Published: July 19th 2009July 19th 2009
Besides having read about the Arctic in books and having seen the glossy photos in magazines, I had never really given much thought to what lay north of me. I live on Lake Erie, and so “north” is zebra mussels and maple-leaved flags. When mum sent me the scholarship application, I filled it out on a whim. It would be wonderful to travel, and as an aspiring biologist and a life-long nature lover, I was sure that I would find myriads of interesting flora and fauna . . . in the mean time, I had studying to do .
One of my references, Tim Catalano, lent me Barry Lopez’s “Arctic Dreams” when he heard of where I might be travelling. Despite the press of finals (especially chemistry) I devoured the book. Lopez’s book brought the Arctic to life for me, so much so that, although I had not yet seen tundra, tree line, ice, or frigid sea, I had already fallen in love with it.
When I learned that the destination had been changed, I was just as excited, if not more so. There is something compelling about exploring a new world and knowing that
others before you had felt the same awe, had struggled , had dreamt, and had died on and for the land. Greenland was a new world for hundreds of brave men and women, and the very precariousness of their existence makes their lives and their land all the more real. And Iceland! Biologically and geologically fascinating, I have wanted to travel to it since reading Jules Verne’s “Journey to the Center of the Earth.” My geology professor claims that it is the only country in the world that is actively growing— because of tectonic activity— as well as rising (as the land stretches its shoulders after having the weight of glaciers removed). I’ve heard too that Iceland is warmed by the Gulf Current, so that its waters teem and its shores are surprisingly green. I’ve heard that Erik the Red, in an effort to encourage people to settle on the distant, inhospitable Greenland, gave to each island the name that best fit the other. As I think on these two places, a strange procession of European and Eskimo images dances through my mind. I suppose that it is natural for lands at the ends of the Earth to thrive in
extremes: civilization and barbarism; harsh survival and surreal beauty; delicate ecosystems and nature’s astounding power. There is something in that story of life and death, light and dark, power and futility, that beggars my imagination and yet leaves me yearning for a land I’ve never seen, never felt, never endured.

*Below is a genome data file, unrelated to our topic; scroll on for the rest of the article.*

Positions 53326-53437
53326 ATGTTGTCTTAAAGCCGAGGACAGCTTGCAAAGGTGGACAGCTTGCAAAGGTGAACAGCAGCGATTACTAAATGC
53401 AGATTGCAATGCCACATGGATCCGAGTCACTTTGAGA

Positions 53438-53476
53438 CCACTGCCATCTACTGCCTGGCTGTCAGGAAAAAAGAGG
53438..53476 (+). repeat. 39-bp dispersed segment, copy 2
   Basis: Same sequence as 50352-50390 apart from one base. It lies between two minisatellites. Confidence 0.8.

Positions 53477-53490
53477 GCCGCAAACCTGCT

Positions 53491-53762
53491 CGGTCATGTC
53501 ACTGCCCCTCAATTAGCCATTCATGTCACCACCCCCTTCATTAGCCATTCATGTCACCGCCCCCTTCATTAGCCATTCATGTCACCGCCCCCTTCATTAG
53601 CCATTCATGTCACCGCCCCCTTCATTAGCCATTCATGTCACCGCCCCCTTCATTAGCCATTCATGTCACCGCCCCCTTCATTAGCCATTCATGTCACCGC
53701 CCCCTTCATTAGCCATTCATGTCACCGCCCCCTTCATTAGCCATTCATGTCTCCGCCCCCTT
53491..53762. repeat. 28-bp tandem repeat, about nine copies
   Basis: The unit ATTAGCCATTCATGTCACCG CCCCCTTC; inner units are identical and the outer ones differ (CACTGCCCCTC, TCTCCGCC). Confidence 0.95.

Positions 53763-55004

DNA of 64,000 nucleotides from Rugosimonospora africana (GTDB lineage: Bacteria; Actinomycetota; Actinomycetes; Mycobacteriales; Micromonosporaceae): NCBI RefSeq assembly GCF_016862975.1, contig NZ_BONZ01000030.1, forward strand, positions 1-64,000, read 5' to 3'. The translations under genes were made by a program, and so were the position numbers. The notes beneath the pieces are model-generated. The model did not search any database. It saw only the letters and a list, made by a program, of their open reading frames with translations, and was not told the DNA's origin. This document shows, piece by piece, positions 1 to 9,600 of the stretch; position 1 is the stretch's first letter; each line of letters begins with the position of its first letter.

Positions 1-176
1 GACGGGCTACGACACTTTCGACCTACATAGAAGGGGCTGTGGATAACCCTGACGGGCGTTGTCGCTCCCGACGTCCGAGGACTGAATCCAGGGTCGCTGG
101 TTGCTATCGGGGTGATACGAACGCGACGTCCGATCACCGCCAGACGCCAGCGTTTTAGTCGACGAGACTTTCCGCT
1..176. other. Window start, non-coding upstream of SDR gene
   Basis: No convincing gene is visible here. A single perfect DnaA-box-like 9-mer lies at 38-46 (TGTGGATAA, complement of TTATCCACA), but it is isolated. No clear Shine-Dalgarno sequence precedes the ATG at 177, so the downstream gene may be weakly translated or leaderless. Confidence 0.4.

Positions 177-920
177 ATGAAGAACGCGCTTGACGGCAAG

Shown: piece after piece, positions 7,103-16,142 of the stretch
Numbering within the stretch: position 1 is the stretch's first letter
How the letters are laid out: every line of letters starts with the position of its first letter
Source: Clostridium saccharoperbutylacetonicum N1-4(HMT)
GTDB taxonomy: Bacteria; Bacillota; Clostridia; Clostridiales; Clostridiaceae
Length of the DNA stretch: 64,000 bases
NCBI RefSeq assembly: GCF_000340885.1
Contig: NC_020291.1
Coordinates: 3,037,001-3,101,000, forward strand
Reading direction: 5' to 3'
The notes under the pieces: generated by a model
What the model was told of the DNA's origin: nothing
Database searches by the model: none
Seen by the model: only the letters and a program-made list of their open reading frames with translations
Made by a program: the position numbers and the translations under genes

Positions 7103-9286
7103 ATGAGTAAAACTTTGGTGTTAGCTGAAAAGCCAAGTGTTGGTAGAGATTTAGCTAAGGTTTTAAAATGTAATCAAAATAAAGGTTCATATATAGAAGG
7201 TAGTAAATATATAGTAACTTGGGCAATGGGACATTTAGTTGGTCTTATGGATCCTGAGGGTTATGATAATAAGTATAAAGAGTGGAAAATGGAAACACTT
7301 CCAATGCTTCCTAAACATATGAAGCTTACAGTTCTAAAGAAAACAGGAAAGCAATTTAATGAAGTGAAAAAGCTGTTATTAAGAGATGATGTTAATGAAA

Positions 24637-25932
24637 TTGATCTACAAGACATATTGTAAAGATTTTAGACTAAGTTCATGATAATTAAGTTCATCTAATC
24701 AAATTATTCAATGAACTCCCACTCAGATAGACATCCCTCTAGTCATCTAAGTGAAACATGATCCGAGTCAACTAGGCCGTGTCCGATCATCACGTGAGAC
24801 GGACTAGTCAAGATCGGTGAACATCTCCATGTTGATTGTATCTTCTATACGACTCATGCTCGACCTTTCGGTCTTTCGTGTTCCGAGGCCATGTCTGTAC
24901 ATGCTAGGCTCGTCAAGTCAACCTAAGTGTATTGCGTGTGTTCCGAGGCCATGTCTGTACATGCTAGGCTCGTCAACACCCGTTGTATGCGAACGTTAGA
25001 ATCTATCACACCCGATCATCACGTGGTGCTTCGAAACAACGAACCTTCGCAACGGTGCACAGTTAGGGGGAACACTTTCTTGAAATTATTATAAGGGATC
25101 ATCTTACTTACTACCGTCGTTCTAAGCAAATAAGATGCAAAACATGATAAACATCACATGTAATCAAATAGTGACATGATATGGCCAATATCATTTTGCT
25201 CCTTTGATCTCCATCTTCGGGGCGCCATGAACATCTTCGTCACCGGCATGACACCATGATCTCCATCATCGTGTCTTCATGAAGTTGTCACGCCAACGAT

Seven days and counting.
I leave tomorrow; I’m almost packed, I’ve finished Safina’s “Song for the Blue Ocean,” and I’ve made my bi-monthly inspection of Facebook. Right now, I’m enjoying a wonderful feeling of completion, and more than a little anticipation. I feel as though this will be my voyage of discovery, no less important to me than Columbus’ or Marco Polo’s voyages were to Europe. The ocean— the largest and most complex ecosystem on Earth— is too vast to even begin to imagine what I may learn and see, and that’s why I am going. I want to learn and see all I can, to comprehend it, and to share my experiences with others. It would be wonderful if something I wrote, a snapshot I took, or a word I spoke found a receptive mind. Like ripples on a pond, love for and
respect of the natural world would spread . . .
The world can be thought of as a huge, complex organism, and as long as things live and die in balance, the world is healthy. When a population spreads, uses up resources unrestrainedly, forms a cancer, the world is in trouble. Accelerated global warming is a fever that will cause extinctions, climate changes, and geographical changes. Injudicious consumption of our resources is internal bleeding, causing natural ecosystems to hemorrhage and leaving an unacceptable number of people (and animals) without the basic necessities of life. The world is still too big and too resilient to be forever destroyed by ordinary greed and lack of foresight (though our pursuit of ever-more-effective weapons and atomic secrets might do it) but it can be greatly damaged, enough so that it will become hostile to human life. People talk of this resiliency in terms of geologic time and blithely tell themselves that nothing need be done, but I am not a rock and I’ll not be around when nature recovers. I’d like to see changes now.
8-5-08: Arrival at Reykjavik
We ride over a vast lava plain; shards of what looks to
be gabbro and rhyolite lie fallen singly or into mounds. The road itself wends over crushed stone of the same type. Stone statues march along the highway. Tough little grasses, lichens, and a few brave broadleaf plants colonize this rocky terrain, covering it as mold would spot a petri dish. To the east there are mountains and steam rises from the base of one— a geothermal plant. According to our guide Haldor, 90% of Iceland’s homes use geothermal energy. Though Iceland was settled in the 9th century, there are only about 300,000 people in a land about the size of Ohio, and most of these are scattered along its jagged coastline. When we reach Reykjavik, we’ll actually be in Iceland’s most populous city; 180,000 of its 300,000 call it home. The houses we see are simple affairs painted with bright colors. The bold reds, blues, and yellows contrast sharply with the muted tans and sages of the lava plain.
Though Iceland has a rich history by human reckoning, geologically it is very young: 4 to 12 million years young. The lava that we drive over at this moment is only a few thousand years old. Because the rocks here are
so young, there hasn’t been enough time for secondary minerals to form, leaving the country energy-rich but mineral poor. We pass an aluminum smelter (but I thought Al formed from clays as a secondary mineral?) When I ask, Haldor explains that, because the energy is so inexpensive here, it’s cheaper for the smelters to import the raw materials and refine it here. Fishing, aluminum, and tourism form the basis of Iceland’s economy.